Tamil Nadu teen finally gets medical seat, thanks 7.5% quota

Tamil Nadu teen finally gets medical seat, thanks 7.5% quota
Written by Arun Janardhanan | Chennai | Updated: November 20, 2020 8:41:39 am

medical examination, Tamil Nadu teen medical seat, Tamil Nadu quota system, Tamil Nadu reservation system, indian expressGomathi said she did not take coaching and studied on her own. (Representational image)

A Gomathi, 19, was among 227 government school students of Tamil Nadu selected for medical admission in the state on the first day of counselling on Wednesday, thanks to 7.5 per cent reservation introduced by the state exclusively for government school students who clear the National Eligibility-cum-Entrance Test (NEET).

Gomathi’s struggle—“A day in the life of A Gomathi, an aspiring medical student from Tamil Nadu state board”—was published first in The Indian Express in July 2018. It was a time the state was witness to heated debates and protests, followed by suicides of several Tamil students from ecomically poor background who failed to clear NEET despite getting high marks in Class XII.

After the report on her struggle in the face of a centralised examination for medical admission, DMK chief M K Stalin had met Gomathi and handed over a cheque for her education.

“Why not provide us equal opportunity before forcing us to compete with CBSE, ICSE students? If the Prime Minister came, I would tell him, ‘I will prove myself, but give us equal education before you make us write a common exam’,” Gomathi had said in 2018, after she failed to clear NEET even after topping her school in Class XII Board exams.

Even as several suicides of medical aspirants shook the state in the last three years, Gomathi did not let the “unfair” exam system kill her spirit. She worked hard – 20 hours every day, studying textbooks – as her parents, daily wage labourers, struggled to run the family.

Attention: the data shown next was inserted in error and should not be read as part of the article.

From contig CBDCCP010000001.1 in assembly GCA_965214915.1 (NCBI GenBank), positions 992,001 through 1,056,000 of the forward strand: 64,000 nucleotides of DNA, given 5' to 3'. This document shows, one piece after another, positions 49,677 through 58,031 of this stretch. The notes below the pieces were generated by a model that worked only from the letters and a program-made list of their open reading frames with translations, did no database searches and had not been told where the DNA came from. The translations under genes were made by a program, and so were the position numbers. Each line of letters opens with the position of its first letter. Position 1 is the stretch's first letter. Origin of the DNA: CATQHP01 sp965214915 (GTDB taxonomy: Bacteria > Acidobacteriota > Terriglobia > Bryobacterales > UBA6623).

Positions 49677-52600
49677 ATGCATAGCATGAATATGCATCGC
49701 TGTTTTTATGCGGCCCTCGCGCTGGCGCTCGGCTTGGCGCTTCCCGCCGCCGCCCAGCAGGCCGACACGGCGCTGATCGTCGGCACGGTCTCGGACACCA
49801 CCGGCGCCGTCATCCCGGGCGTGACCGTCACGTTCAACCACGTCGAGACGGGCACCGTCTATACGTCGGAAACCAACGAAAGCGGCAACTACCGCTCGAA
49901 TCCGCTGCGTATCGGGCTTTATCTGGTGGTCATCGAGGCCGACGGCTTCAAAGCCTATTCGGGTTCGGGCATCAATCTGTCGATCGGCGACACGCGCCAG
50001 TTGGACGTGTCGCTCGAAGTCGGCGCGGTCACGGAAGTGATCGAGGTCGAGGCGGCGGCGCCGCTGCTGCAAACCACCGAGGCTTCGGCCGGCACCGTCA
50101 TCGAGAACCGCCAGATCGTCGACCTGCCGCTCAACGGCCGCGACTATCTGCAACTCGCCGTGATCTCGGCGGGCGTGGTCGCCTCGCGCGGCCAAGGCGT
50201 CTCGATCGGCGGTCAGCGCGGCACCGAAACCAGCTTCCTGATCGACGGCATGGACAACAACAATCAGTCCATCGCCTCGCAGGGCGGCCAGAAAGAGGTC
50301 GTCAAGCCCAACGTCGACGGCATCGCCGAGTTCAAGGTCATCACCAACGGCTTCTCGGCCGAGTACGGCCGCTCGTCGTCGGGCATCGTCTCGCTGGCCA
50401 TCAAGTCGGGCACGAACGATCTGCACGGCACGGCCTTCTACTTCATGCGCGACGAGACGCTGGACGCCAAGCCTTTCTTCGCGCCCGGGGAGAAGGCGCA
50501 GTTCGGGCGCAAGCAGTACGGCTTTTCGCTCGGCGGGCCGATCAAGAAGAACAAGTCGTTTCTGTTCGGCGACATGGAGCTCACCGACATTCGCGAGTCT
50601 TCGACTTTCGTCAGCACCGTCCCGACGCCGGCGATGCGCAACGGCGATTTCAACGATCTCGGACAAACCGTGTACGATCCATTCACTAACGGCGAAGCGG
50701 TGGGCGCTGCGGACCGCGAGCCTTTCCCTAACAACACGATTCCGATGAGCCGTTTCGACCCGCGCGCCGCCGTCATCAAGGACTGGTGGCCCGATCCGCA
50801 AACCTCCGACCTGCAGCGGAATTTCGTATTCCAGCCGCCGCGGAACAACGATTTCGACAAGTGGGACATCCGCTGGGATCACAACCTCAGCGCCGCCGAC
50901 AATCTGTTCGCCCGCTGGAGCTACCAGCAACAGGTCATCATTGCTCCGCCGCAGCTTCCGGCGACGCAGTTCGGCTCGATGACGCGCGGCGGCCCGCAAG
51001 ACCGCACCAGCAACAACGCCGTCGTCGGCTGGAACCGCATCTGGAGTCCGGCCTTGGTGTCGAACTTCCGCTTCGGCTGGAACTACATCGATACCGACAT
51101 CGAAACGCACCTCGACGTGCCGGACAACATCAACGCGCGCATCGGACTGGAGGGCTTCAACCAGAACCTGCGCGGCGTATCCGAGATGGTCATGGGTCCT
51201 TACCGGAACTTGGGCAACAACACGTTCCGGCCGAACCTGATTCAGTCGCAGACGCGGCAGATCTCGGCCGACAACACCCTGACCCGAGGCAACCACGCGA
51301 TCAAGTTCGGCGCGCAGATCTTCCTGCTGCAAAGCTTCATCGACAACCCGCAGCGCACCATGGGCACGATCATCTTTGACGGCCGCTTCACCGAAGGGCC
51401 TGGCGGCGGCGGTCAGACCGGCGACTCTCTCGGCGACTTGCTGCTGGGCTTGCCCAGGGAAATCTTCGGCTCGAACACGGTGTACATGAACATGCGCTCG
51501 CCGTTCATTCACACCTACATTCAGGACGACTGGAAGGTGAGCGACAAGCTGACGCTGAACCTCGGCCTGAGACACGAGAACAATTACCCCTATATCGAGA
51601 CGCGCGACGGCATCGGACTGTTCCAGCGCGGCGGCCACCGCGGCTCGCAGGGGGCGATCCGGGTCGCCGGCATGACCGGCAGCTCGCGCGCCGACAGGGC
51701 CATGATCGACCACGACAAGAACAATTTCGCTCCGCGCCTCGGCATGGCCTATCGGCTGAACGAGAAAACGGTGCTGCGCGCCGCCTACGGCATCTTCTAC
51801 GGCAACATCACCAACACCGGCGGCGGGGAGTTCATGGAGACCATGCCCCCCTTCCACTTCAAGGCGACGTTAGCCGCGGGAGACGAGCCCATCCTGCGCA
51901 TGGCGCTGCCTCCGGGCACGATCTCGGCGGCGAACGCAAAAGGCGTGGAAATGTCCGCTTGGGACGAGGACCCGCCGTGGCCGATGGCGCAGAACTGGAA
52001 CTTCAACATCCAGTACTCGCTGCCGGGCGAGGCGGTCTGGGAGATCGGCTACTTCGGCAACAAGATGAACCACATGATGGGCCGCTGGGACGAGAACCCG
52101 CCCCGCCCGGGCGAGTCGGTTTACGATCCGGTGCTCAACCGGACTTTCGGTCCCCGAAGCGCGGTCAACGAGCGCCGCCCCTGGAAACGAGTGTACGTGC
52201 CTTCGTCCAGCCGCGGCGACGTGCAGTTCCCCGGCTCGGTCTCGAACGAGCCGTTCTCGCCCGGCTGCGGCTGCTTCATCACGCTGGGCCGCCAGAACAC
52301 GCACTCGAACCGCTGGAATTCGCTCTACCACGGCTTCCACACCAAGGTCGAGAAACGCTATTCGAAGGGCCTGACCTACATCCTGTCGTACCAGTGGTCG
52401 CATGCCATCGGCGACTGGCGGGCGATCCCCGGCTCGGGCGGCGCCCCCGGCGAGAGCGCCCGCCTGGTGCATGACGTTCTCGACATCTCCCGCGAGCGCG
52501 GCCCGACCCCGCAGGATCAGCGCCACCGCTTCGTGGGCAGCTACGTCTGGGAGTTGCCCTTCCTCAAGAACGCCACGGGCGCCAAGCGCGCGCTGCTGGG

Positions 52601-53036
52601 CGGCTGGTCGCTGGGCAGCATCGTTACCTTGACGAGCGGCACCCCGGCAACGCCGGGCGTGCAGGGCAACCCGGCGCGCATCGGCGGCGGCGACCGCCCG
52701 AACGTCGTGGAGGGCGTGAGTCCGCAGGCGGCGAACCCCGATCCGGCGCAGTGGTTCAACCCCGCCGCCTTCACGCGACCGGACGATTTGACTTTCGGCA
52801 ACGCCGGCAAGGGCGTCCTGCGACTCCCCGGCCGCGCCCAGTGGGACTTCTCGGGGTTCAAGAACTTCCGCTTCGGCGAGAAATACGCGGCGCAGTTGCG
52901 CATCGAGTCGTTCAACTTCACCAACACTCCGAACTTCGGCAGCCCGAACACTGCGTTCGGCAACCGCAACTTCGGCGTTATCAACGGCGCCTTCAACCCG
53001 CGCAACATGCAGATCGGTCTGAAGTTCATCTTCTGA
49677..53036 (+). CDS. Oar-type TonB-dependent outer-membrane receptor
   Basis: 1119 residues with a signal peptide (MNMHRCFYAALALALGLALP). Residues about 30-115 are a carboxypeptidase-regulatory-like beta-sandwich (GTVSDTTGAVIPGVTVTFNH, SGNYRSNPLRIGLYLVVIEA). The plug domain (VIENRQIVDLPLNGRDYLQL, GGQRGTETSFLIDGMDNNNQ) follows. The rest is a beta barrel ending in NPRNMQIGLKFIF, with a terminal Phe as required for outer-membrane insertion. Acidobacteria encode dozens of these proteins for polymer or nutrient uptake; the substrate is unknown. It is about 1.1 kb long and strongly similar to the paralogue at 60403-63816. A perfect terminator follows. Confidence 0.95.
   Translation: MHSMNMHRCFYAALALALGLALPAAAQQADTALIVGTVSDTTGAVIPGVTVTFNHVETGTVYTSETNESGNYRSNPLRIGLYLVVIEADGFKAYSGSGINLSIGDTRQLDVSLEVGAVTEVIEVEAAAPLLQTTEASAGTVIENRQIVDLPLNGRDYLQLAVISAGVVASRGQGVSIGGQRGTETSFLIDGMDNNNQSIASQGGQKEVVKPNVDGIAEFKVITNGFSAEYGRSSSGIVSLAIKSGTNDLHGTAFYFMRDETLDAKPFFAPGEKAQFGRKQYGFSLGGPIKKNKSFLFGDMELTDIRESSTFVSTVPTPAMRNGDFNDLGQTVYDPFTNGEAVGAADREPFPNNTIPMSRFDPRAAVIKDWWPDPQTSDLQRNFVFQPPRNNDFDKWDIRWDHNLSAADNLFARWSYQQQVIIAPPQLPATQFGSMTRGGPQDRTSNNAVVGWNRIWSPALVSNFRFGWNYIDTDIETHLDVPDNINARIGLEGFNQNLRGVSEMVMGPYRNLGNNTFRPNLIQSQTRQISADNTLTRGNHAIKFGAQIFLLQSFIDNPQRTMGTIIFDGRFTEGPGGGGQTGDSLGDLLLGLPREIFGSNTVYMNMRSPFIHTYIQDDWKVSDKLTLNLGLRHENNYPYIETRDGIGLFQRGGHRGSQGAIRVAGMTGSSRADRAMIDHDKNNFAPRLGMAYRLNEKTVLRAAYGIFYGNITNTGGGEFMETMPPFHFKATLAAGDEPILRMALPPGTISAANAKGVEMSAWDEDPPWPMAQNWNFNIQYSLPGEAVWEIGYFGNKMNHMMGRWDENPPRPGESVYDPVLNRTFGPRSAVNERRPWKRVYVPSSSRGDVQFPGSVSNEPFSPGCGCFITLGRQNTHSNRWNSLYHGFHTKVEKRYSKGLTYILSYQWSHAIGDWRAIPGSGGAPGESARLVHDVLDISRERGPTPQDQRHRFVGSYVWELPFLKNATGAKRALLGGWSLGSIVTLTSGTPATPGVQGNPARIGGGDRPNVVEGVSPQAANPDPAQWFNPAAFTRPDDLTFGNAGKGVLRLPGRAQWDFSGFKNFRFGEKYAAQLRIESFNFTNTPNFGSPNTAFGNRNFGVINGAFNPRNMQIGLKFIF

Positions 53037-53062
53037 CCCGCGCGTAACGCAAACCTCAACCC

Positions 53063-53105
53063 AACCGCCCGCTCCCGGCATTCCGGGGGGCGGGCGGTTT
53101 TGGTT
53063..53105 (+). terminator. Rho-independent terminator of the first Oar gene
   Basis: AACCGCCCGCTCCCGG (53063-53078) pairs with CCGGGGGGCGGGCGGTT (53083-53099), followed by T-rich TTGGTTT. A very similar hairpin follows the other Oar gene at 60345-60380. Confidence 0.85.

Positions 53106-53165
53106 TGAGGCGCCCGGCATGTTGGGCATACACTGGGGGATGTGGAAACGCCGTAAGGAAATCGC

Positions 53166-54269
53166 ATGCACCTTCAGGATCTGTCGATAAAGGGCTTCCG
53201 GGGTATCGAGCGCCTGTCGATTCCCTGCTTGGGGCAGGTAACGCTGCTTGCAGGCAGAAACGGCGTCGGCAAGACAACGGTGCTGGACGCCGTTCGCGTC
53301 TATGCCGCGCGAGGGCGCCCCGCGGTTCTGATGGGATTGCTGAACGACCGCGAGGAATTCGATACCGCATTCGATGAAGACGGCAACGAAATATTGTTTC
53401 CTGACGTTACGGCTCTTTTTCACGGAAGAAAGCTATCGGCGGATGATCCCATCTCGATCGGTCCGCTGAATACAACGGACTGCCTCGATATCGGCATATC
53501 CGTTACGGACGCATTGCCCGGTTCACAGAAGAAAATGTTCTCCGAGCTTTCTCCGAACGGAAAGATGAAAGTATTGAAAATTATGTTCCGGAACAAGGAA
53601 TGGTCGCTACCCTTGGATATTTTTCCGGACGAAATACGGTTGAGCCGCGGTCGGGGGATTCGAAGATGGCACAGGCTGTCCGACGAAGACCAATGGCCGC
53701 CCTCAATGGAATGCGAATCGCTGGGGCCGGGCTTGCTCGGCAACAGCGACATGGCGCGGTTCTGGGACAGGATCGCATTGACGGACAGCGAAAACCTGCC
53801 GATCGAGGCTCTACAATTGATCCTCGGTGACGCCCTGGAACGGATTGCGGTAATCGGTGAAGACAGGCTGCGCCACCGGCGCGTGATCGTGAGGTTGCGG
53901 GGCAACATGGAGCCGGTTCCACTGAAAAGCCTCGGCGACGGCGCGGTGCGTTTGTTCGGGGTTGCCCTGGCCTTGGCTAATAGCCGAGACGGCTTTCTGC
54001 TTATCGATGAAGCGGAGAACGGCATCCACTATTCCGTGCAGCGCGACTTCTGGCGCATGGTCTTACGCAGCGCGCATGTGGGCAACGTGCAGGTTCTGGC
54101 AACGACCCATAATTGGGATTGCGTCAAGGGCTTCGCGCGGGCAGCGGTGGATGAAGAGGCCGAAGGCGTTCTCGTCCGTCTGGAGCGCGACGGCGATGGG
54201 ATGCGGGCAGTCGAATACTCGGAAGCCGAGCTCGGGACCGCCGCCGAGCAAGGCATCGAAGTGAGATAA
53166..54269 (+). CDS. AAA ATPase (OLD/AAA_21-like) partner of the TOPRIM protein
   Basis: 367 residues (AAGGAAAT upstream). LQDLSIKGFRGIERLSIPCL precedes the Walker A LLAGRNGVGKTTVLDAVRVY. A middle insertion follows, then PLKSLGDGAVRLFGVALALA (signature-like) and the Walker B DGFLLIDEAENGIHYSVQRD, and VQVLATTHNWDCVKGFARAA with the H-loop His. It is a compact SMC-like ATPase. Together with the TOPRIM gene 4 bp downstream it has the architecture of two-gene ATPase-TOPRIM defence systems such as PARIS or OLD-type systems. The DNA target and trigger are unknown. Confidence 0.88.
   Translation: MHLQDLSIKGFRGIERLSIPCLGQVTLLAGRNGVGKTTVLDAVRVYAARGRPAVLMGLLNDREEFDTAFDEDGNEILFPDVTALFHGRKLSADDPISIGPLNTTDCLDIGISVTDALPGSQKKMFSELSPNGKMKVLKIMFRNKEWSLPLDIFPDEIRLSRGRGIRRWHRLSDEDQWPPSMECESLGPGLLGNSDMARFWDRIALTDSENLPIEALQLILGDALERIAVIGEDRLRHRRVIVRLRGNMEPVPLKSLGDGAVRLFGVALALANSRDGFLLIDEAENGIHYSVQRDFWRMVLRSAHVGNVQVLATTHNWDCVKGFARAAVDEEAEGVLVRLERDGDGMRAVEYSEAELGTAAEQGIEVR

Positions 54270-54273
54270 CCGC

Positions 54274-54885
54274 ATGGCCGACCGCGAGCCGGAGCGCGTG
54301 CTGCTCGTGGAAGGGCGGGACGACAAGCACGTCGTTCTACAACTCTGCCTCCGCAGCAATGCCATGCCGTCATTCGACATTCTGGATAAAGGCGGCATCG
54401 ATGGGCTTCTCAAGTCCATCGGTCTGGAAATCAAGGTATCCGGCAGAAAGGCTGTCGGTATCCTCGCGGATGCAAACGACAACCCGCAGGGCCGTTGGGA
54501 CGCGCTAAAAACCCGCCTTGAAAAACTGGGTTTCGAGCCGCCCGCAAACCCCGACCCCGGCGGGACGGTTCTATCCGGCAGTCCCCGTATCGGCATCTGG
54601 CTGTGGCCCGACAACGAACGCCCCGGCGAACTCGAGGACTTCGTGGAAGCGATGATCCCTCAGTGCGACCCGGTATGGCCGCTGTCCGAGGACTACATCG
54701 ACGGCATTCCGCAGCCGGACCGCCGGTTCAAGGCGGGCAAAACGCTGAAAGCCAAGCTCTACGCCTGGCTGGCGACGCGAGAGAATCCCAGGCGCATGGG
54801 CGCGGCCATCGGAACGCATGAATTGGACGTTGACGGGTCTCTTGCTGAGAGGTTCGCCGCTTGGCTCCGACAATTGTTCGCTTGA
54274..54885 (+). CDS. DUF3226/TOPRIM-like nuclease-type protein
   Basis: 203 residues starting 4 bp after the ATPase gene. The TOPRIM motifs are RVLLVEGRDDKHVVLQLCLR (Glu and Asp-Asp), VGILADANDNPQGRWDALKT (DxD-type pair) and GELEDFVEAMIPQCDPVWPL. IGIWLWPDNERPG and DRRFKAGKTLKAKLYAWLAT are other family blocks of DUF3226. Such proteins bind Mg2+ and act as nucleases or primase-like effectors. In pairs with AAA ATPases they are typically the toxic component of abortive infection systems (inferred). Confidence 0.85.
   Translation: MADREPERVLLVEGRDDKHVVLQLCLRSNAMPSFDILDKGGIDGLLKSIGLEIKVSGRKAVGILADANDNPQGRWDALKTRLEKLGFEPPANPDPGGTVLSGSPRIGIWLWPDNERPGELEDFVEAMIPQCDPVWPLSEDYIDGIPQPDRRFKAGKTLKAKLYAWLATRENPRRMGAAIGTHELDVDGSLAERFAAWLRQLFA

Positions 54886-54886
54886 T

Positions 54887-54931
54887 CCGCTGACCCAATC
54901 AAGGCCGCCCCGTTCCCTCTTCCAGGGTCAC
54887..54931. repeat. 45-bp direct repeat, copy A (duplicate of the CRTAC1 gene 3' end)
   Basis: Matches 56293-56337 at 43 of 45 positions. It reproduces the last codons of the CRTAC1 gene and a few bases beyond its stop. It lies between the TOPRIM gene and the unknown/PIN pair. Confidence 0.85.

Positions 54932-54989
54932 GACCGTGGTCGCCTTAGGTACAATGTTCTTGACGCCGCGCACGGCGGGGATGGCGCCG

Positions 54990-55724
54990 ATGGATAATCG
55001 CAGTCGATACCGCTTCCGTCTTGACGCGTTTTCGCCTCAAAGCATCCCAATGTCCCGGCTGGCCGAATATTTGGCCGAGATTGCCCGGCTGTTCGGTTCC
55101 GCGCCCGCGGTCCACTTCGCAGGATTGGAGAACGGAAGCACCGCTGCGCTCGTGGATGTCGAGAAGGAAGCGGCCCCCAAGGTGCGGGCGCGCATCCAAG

On Thursday, she was at Stanley Medical College in Chennai with her father R Anbazhagan, who used to work as a cleaner at a TV showroom. “I should thank everyone. I was ranked 21st, and managed to get into Stanley Medical College. Even if there was no reservation (7.5 per cent) for government school students, I would have got in, but in a college away from Chennai,” Gomathi told The Indian Express.

She said she did not take coaching and studied on her own. For Anbazhagan, with his monthly salary of Rs 7,500, it was impossible to collect Rs 45,000 required for NEET coaching for his daughter.

Gomathi’s grandfather, Virugambakkam Aranganathan, was one of the first protestors who immolated himself in the anti-Hindi agitation in Tamil Nadu in 1965. In his memory, a busy subway lane in Chennai’s Saidapet is known as Aranganathan Subway.

Gomathi comes from a Dalit family and lives in a 400-sq-ft, two-room house that has a large portrait of B R Ambedkar, a wedding gift for her parents.

On Thursday, Tamil Nadu’s School Education Minister, K A Sengottaiyan, said that seeking permanent exemption for the state from NEET is a policy decision of the state government, and Chief Minister Edappadi K Palaniswami is taking consistent efforts to achieve this.

In the ongoing counselling, many students from weaker sections – like Gomathi – benefited from the state’s policy to implement 7.5 per cent reservation for government school students. The state had taken an executive route after a Bill was unanimously passed in the Assembly but was pending for the Governor’s assent for over a month.

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